LCH: We’ve both been thinking and chatting a bit about gender in fiction, especially in horror.  In light of that, what are some of your favorite portrayals of women in speculative or horror fiction? 

DB: Eleanor in Shirley Jackson’s ‘The Haunting of Hill House’. I just adore that book; I think it’s the absolute number one shining example of what horror should be – gorgeously written, subtle, understated but utterly, check-under-the-bed terrifying. Eleanor as a character is so beautifully observed and so real, her claustrophobia and frustration with her situation, her paranoia. She’s a really sympathetic character who I think most readers can identify with; in that way she transcends her gender if that makes any sense. I think a lot of female characters are female first and characters second – whereas she’s a protagonist who happens to be female, human weaknesses and all.

I’d also highly recommend The Ghost Drum by Susan Price. It’s a children’s book, but is exquisitely written – far more so than most adult fiction – and it’s very unsettling in places indeed, I think everyone should read it when they get the chance. The lead protagonist, Chingis, in a lovely break from the norm, is the witch who rescues the prince (or rather, the Czarevich) and she’s a proper badass. I defy anyone reading that book not to wish they were her a bit.

Chuck Palahniuk’s ‘Invisible Monsters’ as well – I’m not sure if it can be classed as strictly horror, but there are some truly horrifying elements to it and the female protagonists are beautifully twisted, yet entirely sympathetic (to me, at least!)

LCH: How about in your own story? 

DB: Well, pretty obviously, the lead protagonist of Spirit Houses is female. It was always Manda’s story, so it’s quite focused on her experience. I’d like to think that it wouldn’t have made much different what gender she was, that if you swapped the gender of every character in the book it would be pretty seamless and still work – that they’re more than just caricatures, I hope, more than just shaped by stereotypical behaviour. But I’m not sure that’s entirely true – I’m not sure you could write even quite a feminist story and have that be true, because to be realistic, you have to be aware of the often quite sorry state of the world. Spirit Houses deals a lot with prejudice. The overriding prejudice against Manda comes due to her medical condition, but there’s a little gender prejudice bubbling under the surface too I think, despite the fact that the Spirit Houses universe is quite equality-aware, there’s still a marked difference in the way the girls and the boys behave.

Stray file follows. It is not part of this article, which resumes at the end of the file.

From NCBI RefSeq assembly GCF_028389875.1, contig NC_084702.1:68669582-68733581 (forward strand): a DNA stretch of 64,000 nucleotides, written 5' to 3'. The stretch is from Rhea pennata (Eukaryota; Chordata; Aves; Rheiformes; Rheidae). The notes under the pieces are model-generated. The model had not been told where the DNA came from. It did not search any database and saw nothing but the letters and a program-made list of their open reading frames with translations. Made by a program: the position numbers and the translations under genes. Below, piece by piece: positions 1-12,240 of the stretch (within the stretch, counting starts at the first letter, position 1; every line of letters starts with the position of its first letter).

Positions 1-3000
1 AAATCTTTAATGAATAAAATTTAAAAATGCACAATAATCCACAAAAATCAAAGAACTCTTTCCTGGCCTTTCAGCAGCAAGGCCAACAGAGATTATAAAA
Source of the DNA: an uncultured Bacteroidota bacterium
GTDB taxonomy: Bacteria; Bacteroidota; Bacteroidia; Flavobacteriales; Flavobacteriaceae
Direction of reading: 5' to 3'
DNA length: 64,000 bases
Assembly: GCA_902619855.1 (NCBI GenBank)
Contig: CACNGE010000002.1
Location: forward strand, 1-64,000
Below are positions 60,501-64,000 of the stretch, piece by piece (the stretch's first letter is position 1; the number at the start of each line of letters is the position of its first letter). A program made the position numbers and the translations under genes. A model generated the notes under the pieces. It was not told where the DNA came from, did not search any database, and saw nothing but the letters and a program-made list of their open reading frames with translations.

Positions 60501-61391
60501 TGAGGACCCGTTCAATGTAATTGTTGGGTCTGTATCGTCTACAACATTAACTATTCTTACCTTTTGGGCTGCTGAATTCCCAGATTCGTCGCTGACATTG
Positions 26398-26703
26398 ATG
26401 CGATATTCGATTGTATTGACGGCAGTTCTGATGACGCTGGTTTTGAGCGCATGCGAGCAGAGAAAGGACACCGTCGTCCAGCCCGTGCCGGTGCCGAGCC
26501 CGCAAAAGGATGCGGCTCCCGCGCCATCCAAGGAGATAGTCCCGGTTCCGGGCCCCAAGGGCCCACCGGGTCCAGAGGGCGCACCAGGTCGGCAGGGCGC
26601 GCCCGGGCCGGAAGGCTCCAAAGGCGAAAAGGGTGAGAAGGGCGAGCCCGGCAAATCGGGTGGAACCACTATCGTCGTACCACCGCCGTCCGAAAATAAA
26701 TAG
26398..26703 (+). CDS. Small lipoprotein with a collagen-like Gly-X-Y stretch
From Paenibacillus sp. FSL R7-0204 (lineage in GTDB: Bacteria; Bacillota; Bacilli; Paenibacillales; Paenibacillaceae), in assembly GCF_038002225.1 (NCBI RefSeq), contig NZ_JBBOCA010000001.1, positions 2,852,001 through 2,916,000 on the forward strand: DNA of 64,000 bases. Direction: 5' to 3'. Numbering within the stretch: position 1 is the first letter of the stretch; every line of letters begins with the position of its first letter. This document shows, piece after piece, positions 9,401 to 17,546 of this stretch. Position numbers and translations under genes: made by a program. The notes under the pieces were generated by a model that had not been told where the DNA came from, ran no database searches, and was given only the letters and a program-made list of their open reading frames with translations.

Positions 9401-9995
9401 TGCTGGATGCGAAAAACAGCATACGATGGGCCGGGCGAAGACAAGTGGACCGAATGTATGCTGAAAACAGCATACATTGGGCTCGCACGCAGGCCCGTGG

In terms of favourite female characters though, in Spirit Houses, I have to state my fondness for Matron Tagfalter. I had a little character sheet for each character in my notes, and one of the questions I asked for each of them was “Given the choice between saving one loved one, or ten strangers, which would they choose?” and the answer for Matron T was “She would come up with a plan to save everyone and she would not fail.” I think that sums her up.

LCH: I sometimes write scenes that concern me a little but that feel necessary for the story, but then I fret a bit about reinforcing negative situations or stereotypes.  Did you ever face this situation while writing or revising your novel?

DB: I started writing Spirit Houses a long time ago, before I became so super-aware of and concerned with every-day, institutionalised sexism. So when I came back to edit the main story, I started fretting a lot over all sorts of things. The core storyline, being the relationship between Manda and Daniel and what goes on between them; I started to worry a lot that it made Manda seem too stereotypically weak – because she really, really isn’t. I worried that Daniel would come across too manipulative and therefore Manda would seem easily manipulated. I even agonised for the longest time about showing Manda crying. But in the end I had to sit down and think, well – anyone, regardless of gender, in that situation, would show signs of stress, would cry: it’s not female weakness, it’s human emotion. I think that’s shown when Ray and Daniel both show the same kind of emotion, but obviously it’s more apparent with Manda as she’s the focus of the book. The temptation to make her super emotionally-strong was there, but I think her character would have suffered for it: she would have been less real, less easy for a reader to identify with. I still worry a bit that she has stuff ‘happen to her’, that she has situations forced upon her, but I think that she copes with it better than most people would.